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During my time working at B’nai B’rith my boss, Mark Olshan—associate executive vice president of B’nai B’rith and director of the Center for Senior Services—references the “good old days,” in regards to affordable senior housing. Up until 2011, Congress routinely appropriated hundreds of million dollars a year for the construction of new units. In total about 400,000 senior housing units were built. Unfortunately, from 2011 to 2016 Congress stopped appropriating money for new construction. Fast forward to 2021, and Congress over the past several years has started allocating money again for new senior housing. While we appreciate the funding, it’s nowhere near the level of dollars from the “good old days.” 

As politicos know, the White House and Congress are negotiating on infrastructure legislation, with the potential of making major investments in our country’s transportation systems, schools, high-speed broadband capabilities, affordable housing and more. As an affordable housing advocate, I appreciate the White House including housing as part of its infrastructure agenda. However, the White House and Congress need to ensure the final piece of infrastructure legislation signed by President Joe Biden includes money for senior housing. 

The demand for senior housing is real and not going away. The Harvard Joint Center for Housing Studies projects that in 2038 the population of older adults who are low-income will be 7.9 million, up from 5.3 million in 2018. Furthermore, the center reports that only about a third of older adults who qualify for rental subsidy receive the assistance. There are millions of older adults who need housing assistance and are not getting the help. 

Aside from infrastructure legislation, every year B’nai B’rith requests money for senior housing as part of the annual appropriations process. Like previous years, we are asking for $600 million for the construction of 6,700 new affordable senior housing units. A modest ask, given the desperate need for more housing. If 6,700 new units hit the market tomorrow, they would be rented in hours. Major investments in senior housing won’t go to waste.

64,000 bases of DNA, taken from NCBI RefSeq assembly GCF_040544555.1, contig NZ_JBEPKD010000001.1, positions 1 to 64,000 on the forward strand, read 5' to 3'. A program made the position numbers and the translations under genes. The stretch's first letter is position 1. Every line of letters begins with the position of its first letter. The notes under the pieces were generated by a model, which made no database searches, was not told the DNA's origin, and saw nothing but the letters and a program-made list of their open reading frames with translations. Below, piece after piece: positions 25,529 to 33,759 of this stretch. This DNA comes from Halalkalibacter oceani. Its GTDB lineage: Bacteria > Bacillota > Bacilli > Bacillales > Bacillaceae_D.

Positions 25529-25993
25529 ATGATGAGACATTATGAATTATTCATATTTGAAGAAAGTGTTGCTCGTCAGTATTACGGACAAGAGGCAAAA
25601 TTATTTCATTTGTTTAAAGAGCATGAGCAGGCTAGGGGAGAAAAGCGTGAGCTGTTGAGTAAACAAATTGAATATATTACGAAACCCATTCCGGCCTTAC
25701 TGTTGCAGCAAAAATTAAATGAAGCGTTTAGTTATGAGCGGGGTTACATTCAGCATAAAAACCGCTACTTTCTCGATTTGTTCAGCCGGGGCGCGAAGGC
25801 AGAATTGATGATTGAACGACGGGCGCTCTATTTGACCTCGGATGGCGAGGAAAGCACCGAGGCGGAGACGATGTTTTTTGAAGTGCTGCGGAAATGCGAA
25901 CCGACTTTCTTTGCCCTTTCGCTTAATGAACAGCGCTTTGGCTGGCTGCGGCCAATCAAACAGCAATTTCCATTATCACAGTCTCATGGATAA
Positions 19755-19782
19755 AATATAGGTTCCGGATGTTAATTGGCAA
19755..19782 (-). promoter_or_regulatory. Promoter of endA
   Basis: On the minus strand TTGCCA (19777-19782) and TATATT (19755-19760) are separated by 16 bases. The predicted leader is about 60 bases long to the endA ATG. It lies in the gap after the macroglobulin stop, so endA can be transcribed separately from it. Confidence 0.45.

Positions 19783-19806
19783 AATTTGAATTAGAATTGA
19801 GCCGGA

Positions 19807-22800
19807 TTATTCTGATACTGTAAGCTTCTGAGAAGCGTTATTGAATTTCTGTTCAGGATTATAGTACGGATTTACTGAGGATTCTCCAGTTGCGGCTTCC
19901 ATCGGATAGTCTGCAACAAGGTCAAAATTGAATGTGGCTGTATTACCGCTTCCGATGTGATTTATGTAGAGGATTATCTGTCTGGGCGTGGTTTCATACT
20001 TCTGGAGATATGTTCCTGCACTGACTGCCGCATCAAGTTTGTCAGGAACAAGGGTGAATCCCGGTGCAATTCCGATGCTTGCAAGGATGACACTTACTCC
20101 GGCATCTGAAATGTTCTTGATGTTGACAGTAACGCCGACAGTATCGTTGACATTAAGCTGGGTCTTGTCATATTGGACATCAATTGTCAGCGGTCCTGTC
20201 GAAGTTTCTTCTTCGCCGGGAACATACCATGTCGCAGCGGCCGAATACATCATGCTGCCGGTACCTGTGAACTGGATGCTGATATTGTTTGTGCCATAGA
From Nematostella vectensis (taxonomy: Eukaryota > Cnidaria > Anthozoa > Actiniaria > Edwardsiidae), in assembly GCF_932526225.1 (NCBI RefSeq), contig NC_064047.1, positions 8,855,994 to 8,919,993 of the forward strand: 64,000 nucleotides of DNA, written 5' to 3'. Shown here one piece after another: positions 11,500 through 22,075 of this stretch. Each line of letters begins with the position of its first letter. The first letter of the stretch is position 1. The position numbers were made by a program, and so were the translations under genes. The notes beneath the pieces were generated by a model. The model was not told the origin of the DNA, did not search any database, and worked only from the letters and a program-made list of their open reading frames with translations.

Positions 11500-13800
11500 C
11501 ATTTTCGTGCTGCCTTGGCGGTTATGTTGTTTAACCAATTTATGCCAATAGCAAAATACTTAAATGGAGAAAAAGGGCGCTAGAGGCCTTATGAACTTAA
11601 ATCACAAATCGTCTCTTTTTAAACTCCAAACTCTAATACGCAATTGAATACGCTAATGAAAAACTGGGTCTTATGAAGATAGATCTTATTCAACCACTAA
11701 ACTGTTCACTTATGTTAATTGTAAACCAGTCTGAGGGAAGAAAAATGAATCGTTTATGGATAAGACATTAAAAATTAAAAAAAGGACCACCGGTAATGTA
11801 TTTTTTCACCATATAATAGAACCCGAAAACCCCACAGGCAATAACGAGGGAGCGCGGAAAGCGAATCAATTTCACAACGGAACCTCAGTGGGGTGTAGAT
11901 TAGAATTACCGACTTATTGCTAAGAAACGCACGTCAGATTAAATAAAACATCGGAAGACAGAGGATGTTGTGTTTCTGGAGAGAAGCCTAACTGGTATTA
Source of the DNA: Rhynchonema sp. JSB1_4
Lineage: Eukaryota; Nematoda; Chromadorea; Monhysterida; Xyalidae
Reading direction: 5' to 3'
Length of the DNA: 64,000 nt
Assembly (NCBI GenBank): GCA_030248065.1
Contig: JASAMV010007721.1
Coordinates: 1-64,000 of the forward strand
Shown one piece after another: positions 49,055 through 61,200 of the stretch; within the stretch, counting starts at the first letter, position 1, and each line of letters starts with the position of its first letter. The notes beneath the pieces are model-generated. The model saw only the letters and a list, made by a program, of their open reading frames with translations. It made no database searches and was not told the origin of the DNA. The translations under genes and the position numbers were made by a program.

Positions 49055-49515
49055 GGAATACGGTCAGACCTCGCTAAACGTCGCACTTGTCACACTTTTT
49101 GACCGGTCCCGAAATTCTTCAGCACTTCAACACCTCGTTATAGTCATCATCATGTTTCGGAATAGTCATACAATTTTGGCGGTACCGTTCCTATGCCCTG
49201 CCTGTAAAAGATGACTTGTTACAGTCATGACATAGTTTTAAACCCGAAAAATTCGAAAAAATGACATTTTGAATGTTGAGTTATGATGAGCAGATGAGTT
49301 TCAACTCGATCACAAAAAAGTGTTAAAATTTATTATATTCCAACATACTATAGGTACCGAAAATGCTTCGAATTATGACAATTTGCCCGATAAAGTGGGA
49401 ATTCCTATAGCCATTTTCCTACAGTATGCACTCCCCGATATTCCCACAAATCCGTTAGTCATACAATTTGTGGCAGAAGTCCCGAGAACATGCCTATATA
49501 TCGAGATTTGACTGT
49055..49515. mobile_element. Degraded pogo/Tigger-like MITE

Funding senior housing is more than just brick and mortar, it’s the people and amenities inside. For example, infrastructure legislation must include money for additional service coordinators. Service coordinators work at the properties and connect residents with services in the community that allow seniors to “age in place” and not move to more institutional facilities that will inevitably cost the government more money. In addition, legislation must have a broadband internet component. The pandemic highlighted the importance of the internet allowing seniors to communicate with family, friends and health care providers from the comforts of their homes. Even once the pandemic is over, seniors are an age cohort which suffer from social isolation and mobility issues, making broadband access even more critical. 

Thankfully, there is movement on Capitol Hill to include senior housing as part of infrastructure. Chairwoman Maxine Waters of the House Financial Services Committee introduced a discussion draft entitled “Housing is Infrastructure Act of 2021,” which appropriated $2.5 billion dollars for senior housing and addresses the priorities I discussed above. Think about all the senior housing units, service coordinators and broadband access the program could afford with that type of additional funding. 

The White House’s motto is “Build Back Better,” and we are pleased to see that affordable housing is part of that mantra. Hopefully, Congress and the Biden administration can reach a deal to get this badly needed legislation to the President’s desk. Given the appetite in our nation’s capital to spend billions of dollars on infrastructure, if we don’t make a serious investment in affordable senior housing, “If not now, when?”

Evan Carmen, Esq. is the Legislative Director for Aging Policy at the B’nai B’rith International Center for Senior Services. He holds a B.A. from American University in political science and a J.D. from New York Law School.  Prior to joining B’nai B’rith International he worked in the Office of Presidential Correspondence for the Obama White House, practiced as an attorney at Covington and Burling, LLP, worked as an aide for New York City Council Member Tony Avella and interned for Congressman Gary Ackerman’s office. Click here to read more from Evan Carmen.